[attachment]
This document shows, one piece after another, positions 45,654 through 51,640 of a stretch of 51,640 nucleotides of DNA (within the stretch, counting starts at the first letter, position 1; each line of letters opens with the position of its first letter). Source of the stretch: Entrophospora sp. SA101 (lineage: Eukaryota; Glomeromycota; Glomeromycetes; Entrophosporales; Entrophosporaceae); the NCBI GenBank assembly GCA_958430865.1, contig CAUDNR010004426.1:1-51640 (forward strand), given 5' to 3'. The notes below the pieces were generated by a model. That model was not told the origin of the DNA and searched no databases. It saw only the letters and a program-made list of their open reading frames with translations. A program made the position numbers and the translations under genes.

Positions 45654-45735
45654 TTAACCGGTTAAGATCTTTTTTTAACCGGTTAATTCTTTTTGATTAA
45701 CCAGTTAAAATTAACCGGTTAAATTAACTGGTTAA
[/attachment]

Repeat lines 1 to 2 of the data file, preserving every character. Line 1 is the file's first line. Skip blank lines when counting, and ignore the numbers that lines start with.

This document shows, one piece after another, positions 45,654 through 51,640 of a stretch of 51,640 nucleotides of DNA (within the stretch, counting starts at the first letter, position 1; each line of letters opens with the position of its first letter). Source of the stretch: Entrophospora sp. SA101 (lineage: Eukaryota; Glomeromycota; Glomeromycetes; Entrophosporales; Entrophosporaceae); the NCBI GenBank assembly GCA_958430865.1, contig CAUDNR010004426.1:1-51640 (forward strand), given 5' to 3'. The notes below the pieces were generated by a model. That model was not told the origin of the DNA and searched no databases. It saw only the letters and a program-made list of their open reading frames with translations. A program made the position numbers and the translations under genes.

Positions 45654-45735